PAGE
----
The Warhammer-community team brings us some predictions on the 9th ed 40k meta by a few players including yours truly!
It’s just three days until the launch of the new edition of Warhammer 40,000! We’ve had a look at some of the new rules and how each faction is going to be affected. Now, some of the game’s expert players are going to share their predictions of how they think competitive gaming is going to look when the world-wide community gets their hands on it. Join us as we deal out the Emperor’s Tarot.
First up is Reece Robbins, renowned tournament organiser and Warhammer TV commentator.
Reece: My prediction is that the new edition of Warhammer will come out of the gates with a ton of Monsters, Vehicles and tough units of multi-wound models – not only because big, durable units are good, but also because they’re a ton of fun to use! As the meta is a slippery beast, always changing and adapting to itself, I feel the counter to these big, tough units will rise in opposition, featuring lots of objective-scoring units and heavy weapons. The new edition is all about playing to the missions, and to do that you need to aggressively get across the battlefield and engage with the primary and secondary objectives. Units which will be able to take out the commonly seen threats on the tabletop while also earning you points will rise in popularity. However, as it always does, the meta will likely shift again, as the number of high-priority units like Monsters and Vehicles decrease in response to the number of heavy weapons on the tournament tables, which will, in turn, cause a shift in weapon priority to high rate of fire weapons to counter other infantry models. This, in turn, opens the door back up to Vehicles and Monsters and thus the beautiful circle continues to turn in new and exciting ways, keeping the tournament meta fresh and providing space for the cutting-edge players to always stay one step ahead!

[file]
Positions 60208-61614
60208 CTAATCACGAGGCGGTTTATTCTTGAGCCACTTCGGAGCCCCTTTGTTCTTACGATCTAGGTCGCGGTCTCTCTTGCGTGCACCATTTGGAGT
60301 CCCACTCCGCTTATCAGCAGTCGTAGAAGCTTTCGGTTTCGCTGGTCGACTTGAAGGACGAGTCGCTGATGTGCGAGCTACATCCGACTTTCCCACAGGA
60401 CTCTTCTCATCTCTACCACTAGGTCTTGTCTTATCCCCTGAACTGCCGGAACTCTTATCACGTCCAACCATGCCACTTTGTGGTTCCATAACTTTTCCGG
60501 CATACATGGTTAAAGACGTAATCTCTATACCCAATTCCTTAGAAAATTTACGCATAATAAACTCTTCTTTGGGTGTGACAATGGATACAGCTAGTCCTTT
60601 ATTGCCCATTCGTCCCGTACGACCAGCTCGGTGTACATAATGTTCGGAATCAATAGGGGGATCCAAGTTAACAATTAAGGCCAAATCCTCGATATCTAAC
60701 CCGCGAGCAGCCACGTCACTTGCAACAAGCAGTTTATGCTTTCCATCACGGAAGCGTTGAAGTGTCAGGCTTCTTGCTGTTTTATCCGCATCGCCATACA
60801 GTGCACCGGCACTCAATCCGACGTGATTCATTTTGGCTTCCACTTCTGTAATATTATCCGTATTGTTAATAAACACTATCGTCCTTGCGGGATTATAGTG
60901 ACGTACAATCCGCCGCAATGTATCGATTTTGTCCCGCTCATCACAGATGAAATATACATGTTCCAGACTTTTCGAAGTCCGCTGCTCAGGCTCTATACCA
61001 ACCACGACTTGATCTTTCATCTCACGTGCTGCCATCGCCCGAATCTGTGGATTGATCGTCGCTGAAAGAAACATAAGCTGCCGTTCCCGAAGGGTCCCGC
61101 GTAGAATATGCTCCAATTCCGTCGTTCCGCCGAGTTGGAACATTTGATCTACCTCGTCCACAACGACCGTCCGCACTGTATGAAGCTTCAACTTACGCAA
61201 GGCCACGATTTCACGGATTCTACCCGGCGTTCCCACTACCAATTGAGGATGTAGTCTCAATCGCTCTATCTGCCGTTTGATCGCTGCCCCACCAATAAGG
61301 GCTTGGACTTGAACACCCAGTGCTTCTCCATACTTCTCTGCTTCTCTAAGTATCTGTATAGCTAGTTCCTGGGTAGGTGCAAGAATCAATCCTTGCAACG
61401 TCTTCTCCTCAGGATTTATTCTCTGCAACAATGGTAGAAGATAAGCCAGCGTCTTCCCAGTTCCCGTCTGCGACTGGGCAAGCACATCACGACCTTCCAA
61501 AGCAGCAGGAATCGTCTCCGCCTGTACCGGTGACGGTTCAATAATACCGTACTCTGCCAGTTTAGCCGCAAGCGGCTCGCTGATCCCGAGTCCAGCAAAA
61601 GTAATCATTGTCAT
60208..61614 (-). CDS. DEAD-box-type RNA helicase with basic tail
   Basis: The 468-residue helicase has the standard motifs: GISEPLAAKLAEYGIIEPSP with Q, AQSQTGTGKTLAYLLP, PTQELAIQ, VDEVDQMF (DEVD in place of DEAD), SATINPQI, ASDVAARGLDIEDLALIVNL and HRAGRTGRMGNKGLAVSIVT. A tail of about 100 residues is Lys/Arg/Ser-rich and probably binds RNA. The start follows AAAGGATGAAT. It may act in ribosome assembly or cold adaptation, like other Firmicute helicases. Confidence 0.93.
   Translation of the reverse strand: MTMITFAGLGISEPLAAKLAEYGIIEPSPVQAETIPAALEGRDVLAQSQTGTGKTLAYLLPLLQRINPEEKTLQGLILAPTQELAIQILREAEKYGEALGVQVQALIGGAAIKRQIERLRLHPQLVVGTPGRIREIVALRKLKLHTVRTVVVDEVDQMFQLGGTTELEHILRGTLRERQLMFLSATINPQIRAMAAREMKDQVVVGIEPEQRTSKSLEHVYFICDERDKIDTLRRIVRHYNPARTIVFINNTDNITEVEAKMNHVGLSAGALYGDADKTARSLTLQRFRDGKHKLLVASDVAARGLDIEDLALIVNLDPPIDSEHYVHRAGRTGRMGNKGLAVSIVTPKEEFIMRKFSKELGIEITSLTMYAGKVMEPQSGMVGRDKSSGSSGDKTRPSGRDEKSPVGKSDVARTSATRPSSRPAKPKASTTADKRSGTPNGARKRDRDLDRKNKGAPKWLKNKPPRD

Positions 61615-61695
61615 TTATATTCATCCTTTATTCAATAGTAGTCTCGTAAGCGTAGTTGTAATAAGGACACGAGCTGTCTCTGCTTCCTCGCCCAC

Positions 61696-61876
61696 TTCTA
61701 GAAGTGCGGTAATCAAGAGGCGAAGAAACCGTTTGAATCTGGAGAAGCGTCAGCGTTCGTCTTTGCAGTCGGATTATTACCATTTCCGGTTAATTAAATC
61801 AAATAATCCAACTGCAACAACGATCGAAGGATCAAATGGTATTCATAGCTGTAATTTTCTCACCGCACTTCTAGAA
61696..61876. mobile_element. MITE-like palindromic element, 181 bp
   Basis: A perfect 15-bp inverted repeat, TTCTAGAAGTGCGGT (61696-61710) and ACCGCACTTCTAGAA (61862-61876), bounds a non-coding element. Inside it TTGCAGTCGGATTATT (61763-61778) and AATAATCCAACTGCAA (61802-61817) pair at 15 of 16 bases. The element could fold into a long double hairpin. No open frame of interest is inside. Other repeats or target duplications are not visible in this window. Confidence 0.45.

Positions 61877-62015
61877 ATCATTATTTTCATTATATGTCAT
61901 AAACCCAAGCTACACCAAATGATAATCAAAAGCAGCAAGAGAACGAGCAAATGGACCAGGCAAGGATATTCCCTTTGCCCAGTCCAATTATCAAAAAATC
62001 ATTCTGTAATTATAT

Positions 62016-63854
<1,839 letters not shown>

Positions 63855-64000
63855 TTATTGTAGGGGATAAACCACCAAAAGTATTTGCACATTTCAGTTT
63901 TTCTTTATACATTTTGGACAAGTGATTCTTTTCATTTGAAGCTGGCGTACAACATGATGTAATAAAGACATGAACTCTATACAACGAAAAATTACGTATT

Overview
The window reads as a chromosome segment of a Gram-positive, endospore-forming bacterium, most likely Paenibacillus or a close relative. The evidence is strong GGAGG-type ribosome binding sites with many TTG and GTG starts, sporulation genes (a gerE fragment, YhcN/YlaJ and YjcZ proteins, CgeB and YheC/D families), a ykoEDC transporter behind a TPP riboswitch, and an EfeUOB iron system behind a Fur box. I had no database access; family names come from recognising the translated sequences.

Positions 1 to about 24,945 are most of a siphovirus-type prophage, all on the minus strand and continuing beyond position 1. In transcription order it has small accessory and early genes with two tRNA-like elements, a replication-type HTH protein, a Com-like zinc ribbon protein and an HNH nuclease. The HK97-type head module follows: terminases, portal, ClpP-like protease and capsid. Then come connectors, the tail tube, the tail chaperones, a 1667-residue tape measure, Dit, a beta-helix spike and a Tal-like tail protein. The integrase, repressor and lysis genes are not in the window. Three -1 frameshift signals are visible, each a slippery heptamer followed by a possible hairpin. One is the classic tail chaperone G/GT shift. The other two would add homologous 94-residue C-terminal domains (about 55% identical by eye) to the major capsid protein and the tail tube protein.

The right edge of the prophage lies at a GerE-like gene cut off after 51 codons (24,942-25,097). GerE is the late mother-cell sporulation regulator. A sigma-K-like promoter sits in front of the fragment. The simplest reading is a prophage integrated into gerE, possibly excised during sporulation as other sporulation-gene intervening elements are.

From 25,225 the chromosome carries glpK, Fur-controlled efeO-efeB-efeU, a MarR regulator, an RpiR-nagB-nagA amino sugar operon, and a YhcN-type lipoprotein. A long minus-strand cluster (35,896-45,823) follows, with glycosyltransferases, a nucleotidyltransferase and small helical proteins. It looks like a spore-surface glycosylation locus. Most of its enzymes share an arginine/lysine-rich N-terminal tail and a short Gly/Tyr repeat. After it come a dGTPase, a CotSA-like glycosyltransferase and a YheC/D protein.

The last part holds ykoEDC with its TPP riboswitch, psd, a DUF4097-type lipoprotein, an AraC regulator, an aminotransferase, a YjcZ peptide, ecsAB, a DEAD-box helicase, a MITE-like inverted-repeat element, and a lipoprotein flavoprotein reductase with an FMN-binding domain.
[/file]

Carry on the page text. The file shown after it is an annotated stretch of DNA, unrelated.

Next up is Matt Root, longtime grand tournament-scene player and repeat winner of numerous prestigious events.
Matt: The new edition of 40k is here, and with it comes a whole brand-new set of competitive and tournament missions. Those who do not adapt their armies accordingly will find themselves hard-pressed to continue their victories in the new tournament scene. Let’s discuss the question everyone is asking – what will we see reaching the top tables in the near future?
Resilience is the name of the game for these missions. The primary objectives are all about board control – holding objectives and, moreover, keeping your opponent off of them. This, in combination with scoring at the start of a turn, means that you need to not only reach an objective, you also have to be able to keep it. This makes tough units extremely valuable. Things like Plague Marines, who have multiple tools in their arsenal to enhance their survivability, will quickly become standard. These units will become doubly useful if they have the ability to hold an objective despite the presence of opposing models – the Objective Secured rule is huge.
Consequently, many armies that saw their heyday in the last edition will be forced to adapt. The static gunline enjoyed some tournament success previously, but without control of the middle of the board, they won’t be able to compete. These armies will need to add units that can rush up the table to get onto the objectives – bullets alone just won’t cut it. You do still need to find a way to eliminate your opponent’s ability to score points too though!
The lists I expect to see will all embrace these facts. Elite, difficult to kill units like Custodian Wardens, Meganobz, and Terminators will become commonplace. Hordes have a role in this meta too – although they may suffer somewhat because of the new coherency rules and Blast weapons, the ability to fill a board and an opponent’s movement onto the objectives is extremely powerful. As such, I expect you will still see a fair amount of units of maximum-size Boyz squads, Necron Warrior squads, and even Termagants.